The combination of electronic medical records, financial data, clinical data, and advanced analytics promised to revolutionize healthcare.
It hasn’t happened.
The common excuse is that healthcare wasn’t really prepared for the enormity and complexity of the data challenge and that, over time, with the next EMR implementation, that healthcare will be positioned to reap the benefits. Unfortunately, the next generation of EMR, or the one after that, isn’t going to solve the problem.
They problem is on the analytics side.
Healthcare analytics are still driven by a question-first approach. The start of our analytics journey still begins with the question. The challenge is which question? The more data we have at our disposal, the more potential questions there are and the lower the likelihood that we will ask the one that generates new value for the patient, the provider, or the payer. Even when we are successful in asking the right question, we have engaged in a confirmatory process – we have confirmed something we already knew.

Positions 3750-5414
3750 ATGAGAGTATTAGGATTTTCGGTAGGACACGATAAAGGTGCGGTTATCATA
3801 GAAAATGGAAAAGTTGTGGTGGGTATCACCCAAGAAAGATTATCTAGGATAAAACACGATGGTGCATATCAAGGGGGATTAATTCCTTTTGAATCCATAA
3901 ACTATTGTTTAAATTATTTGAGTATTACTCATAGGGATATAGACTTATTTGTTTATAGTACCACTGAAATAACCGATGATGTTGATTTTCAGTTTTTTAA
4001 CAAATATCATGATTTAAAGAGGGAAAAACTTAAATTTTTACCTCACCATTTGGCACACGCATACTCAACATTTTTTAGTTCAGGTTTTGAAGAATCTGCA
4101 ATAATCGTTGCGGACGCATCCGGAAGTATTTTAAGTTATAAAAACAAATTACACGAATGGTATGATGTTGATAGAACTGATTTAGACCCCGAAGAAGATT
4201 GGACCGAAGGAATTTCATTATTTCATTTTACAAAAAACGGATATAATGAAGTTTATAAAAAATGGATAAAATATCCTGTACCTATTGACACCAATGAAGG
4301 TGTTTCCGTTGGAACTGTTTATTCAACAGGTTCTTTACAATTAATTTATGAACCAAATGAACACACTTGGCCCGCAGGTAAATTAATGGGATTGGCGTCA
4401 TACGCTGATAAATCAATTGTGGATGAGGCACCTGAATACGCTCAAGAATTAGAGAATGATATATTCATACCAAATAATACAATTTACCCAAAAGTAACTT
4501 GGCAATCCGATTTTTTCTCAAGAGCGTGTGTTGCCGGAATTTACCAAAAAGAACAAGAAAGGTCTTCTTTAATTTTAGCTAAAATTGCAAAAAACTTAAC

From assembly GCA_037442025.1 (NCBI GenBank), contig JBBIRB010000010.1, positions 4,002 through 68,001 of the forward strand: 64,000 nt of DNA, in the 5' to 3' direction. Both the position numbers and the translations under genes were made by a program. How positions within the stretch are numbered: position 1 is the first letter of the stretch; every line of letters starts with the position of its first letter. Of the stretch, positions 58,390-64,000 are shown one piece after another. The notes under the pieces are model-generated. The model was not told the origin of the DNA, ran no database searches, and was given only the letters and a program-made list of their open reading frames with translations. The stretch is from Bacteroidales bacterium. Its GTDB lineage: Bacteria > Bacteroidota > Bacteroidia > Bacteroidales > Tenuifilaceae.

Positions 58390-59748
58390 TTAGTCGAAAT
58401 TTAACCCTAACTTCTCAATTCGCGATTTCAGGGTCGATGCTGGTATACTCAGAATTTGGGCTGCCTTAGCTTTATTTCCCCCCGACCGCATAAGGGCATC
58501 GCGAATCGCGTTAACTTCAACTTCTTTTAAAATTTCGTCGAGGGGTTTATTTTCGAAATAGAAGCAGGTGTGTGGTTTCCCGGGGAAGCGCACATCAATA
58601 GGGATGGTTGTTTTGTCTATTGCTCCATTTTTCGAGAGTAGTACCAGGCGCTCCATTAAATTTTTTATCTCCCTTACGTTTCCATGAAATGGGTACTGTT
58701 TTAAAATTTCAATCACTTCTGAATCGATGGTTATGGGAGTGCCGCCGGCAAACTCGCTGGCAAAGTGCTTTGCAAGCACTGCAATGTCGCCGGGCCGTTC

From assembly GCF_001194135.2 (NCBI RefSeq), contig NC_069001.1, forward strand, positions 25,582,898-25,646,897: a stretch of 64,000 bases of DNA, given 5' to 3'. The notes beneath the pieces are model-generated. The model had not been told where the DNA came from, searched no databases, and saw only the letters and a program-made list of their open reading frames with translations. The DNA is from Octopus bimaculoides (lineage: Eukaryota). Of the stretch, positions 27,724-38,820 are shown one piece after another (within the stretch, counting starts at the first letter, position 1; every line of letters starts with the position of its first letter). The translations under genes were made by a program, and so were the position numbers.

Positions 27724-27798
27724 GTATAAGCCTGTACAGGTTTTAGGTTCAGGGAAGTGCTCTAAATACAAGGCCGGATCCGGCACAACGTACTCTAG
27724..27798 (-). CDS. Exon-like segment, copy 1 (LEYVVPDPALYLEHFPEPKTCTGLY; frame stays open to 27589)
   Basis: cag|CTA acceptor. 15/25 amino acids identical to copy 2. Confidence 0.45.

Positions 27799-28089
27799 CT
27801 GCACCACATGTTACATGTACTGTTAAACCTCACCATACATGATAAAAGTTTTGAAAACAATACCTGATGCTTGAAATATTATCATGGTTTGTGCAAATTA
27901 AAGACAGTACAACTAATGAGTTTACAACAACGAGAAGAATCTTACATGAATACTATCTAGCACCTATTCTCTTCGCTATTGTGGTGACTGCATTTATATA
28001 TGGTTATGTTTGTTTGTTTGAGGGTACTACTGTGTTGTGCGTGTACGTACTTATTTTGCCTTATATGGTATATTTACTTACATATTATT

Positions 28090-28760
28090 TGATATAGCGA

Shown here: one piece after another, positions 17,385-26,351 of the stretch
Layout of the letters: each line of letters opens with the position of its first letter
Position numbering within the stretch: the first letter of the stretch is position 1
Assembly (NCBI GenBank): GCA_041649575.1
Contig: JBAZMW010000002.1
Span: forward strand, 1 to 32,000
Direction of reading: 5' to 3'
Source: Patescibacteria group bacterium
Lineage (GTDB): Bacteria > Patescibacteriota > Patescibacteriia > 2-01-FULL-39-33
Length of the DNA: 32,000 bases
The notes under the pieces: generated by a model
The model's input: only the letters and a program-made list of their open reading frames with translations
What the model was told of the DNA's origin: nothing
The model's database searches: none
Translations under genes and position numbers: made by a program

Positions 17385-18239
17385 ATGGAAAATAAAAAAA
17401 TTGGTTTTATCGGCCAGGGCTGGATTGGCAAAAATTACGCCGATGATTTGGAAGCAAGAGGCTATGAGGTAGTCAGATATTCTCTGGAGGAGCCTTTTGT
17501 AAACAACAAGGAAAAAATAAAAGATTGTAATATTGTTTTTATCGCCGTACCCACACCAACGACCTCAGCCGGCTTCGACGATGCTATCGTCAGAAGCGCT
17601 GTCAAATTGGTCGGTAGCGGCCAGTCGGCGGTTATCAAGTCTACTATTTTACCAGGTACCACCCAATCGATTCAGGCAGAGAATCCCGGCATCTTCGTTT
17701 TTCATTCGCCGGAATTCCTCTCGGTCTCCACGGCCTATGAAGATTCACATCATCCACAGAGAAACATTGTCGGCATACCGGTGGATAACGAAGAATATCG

Some will suggest that predictive analytics solves the problem, but it too is hypothesis driven – just in a different way. With predictive analytics, the set of variables selected, the choice of algorithms are, in effect, guesses as to what will produce the best outcome.
Ultimately, both approaches are flawed.
We need a new approach that surfaces trends we humans haven’t even considered, and that delivers a host of meaningful insights to clinicians before they even ask any questions. We need technology solutions that combine the best qualities of human intelligence (artificial intelligence) with the best computing capabilities that exceed human ability (machine learning). When these technologies are operationalized systematically across an enterprise, it’s called Applied AI. Applied AI is here to replace healthcare analytics, and we all stand to benefit.
Five Keys to Applied AI….more